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Thread: U. reniformis

  1. #9

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    Reniformis doesn't require a dormant period. It will grow quite happily with your highland neps all year. It has no true dormant period in the wild.

    However, some people believe that flowering is encouraged by allowing it to go dormant over winter. This would be as a response to a type of stress, rather than replication of natural conditions. In NY, you could just allow the temperatures to drop naturally as winter approaches and the plant will do what it wants by itself (bearing in mind not to let it freeze). It will start back into growth when the min temp rises to about 10C, which you could do artificially as and when you fancy seeing leaves again. Don't overwater it while dormant, and don't let it get stale in summer. I really don't recommend standing it in water.

    I would suggest growing the plant on without dormancy until you have enough of it to divide up. Then see how some pots of it respond to different regimes, keeping your backup.

    Best wishes.

    Rob.
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  2. #10
    Nepenthes Specialist nepenthes gracilis's Avatar
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    Rob, thank you very much for the informative replies! They've really helped. It gets to around as a low of 10 at the elast to 15 at the most degrees C in my greenhouse at night. So i assume it should grow fine. Unless of course it shows signs of wanting to go to sleep that is. I will see how it goes. [img]http://www.**********.com/iB_html312/non-cgi/emoticons/smile.gif[/img]

  3. #11
    N=R* fs fp ne fl fi fc L Pyro's Avatar
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    I just want to add a small adendum to Rob's comments. I have my clone of this growing in my sunporch where temps have dropped below freezing a couple nights and the plant has suffered no ill effects (i.e. the leaves are still present) so long as the day time temps rise enough
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  4. #12

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    To all (especially Rob),

    Here is yet another chapter of my never-ending crusade to disassociate U.reniformis from the epiphytic Utrics...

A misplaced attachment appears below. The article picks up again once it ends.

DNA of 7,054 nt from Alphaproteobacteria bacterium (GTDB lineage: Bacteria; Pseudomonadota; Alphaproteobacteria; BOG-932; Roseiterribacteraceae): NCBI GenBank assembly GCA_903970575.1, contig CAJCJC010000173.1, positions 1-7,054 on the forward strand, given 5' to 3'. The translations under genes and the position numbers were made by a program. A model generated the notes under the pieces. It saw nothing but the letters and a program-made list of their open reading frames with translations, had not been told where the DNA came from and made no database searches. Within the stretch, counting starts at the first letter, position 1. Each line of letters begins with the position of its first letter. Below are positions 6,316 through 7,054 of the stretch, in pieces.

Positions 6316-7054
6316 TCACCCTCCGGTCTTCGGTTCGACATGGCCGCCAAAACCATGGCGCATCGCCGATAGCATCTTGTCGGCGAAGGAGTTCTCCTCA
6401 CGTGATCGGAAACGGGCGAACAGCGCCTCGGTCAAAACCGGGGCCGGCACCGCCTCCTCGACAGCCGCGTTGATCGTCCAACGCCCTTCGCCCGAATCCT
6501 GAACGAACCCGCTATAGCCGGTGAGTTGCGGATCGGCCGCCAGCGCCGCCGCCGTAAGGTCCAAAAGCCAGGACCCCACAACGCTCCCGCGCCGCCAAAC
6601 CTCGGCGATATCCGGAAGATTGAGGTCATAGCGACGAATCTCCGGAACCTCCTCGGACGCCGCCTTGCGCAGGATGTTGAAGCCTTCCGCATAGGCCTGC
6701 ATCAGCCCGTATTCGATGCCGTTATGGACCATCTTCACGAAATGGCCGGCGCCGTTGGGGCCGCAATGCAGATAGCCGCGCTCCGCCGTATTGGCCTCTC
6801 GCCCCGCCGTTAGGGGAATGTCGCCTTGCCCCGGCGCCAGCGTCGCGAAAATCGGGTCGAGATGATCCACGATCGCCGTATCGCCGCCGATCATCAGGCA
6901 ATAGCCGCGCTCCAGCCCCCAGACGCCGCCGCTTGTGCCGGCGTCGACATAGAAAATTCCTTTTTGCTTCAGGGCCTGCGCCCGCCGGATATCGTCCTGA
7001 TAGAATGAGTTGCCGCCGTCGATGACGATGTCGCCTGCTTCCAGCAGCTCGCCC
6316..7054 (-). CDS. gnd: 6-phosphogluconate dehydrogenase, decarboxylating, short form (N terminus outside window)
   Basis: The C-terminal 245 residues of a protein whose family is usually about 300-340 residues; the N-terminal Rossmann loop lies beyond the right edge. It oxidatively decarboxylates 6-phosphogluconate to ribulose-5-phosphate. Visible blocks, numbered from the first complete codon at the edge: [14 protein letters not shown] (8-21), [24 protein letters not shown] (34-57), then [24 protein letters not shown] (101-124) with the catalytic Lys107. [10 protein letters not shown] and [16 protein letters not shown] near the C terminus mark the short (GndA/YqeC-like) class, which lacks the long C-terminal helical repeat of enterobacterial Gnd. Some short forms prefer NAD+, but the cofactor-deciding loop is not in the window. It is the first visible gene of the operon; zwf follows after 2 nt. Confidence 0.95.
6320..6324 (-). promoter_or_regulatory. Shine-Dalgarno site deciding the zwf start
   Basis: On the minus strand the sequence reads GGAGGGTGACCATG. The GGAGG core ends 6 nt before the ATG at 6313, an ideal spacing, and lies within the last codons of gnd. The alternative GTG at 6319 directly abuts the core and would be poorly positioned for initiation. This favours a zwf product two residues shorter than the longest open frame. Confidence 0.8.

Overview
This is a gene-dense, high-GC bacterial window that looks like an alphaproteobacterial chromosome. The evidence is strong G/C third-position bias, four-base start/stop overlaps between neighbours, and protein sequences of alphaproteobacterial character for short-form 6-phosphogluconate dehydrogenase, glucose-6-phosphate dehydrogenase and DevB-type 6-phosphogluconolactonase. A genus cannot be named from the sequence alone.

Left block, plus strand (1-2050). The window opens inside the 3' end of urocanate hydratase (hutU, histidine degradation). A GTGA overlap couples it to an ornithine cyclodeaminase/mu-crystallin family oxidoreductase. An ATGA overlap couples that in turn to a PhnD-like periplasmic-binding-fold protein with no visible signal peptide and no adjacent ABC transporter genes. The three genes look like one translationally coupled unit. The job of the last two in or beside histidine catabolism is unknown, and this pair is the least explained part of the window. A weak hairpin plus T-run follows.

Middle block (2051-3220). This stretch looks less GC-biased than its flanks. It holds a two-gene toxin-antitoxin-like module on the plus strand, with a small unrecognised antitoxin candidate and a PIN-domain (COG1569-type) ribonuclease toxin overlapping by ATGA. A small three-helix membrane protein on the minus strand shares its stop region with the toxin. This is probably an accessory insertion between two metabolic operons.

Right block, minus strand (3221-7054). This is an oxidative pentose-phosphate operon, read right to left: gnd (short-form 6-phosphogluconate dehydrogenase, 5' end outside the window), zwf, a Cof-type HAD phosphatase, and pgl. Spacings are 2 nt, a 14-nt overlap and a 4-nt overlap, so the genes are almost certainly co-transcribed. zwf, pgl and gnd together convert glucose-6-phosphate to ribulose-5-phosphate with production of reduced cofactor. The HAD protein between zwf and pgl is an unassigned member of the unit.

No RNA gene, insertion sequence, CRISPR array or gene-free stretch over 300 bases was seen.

Unfortunately in the past, popular CP books lumped U.reniformis together with epiphytic Utrics simply because of its size. It's true that there are 2 epiphytic species in its section (Section Iperua): U.nelumbifolia (exclusively epiphytic) and U.humboldtii (optional epiphytic). The 2 other species in its group (U.nephrophylla and U.geminiloba) are only known to grow as terrestrials.

    As for U.reniformis, I do not tire to say that 99.999% of the times it is TERRESTRIAL!!! The only case I know of where it was growing anything close to epiphytic was when a friend found some growing among dead leaves surrounding the base of a large terrestrial bromeliad.

    And for anybody wanting tips on cultivating this species, I'll repeat what I've said before: it's a very widespread species and it grows from sea level to nearly 3000m altitude, in boggy soil or nearly dry sand, from pure moss over rocks to coastal habitats which may be slightly salty, in alcaline to acidic conditions -- you name it, and it's there!

    So it would probably be best to ask WHERE they come from when somebody offers you plants. At least one thing they ALL have in common is a winter dry season. Since most are seen in flower in the winter, one can guess that either dry stress or photoperiod are responsible for flowering, but my field observations suggest its dry stress.

  5. #13
    Nepenthes Specialist nepenthes gracilis's Avatar
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    So a winter rest period should be achieved with dry conditions. And this should be around the same time US. Sarracenia would go dormant I assume?

  6. #14

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    Thanks for the infos Fernando, they are very appreciated, as usual [img]http://www.**********.com/iB_html312/non-cgi/emoticons/biggrin.gif[/img] , and I will (try to) ban the idea that this plant is epiphytic in my mind [img]http://www.**********.com/iB_html312/non-cgi/emoticons/tounge.gif[/img]

  7. #15

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    Thanks for that Fernando - I knew that it wasn't epiphytic, but didn't fully grasp the wide range of soils it could be found in.

    Do you know what the winter temperatures are where it is found? I have never tried an enforced dry winter dormancy without an associated temperature drop (which for the clones I have had was the initiaiting factor for the dormancy).

    Cheers.

    Rob.
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    Rob Howe.

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  8. #16

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    It would be really difficult to give you winter temperatures because it grows from steamy sea level to almost 3000m where it probably even gets snow once in a while. So it really depends on where your plants come from I guess. I'm not sure I'd say it has a winter dormancy, although they may slow down some in autumn and winter. Usually the species in Section Iperua seem to grow like mad during early spring to early summer.

    Fernando

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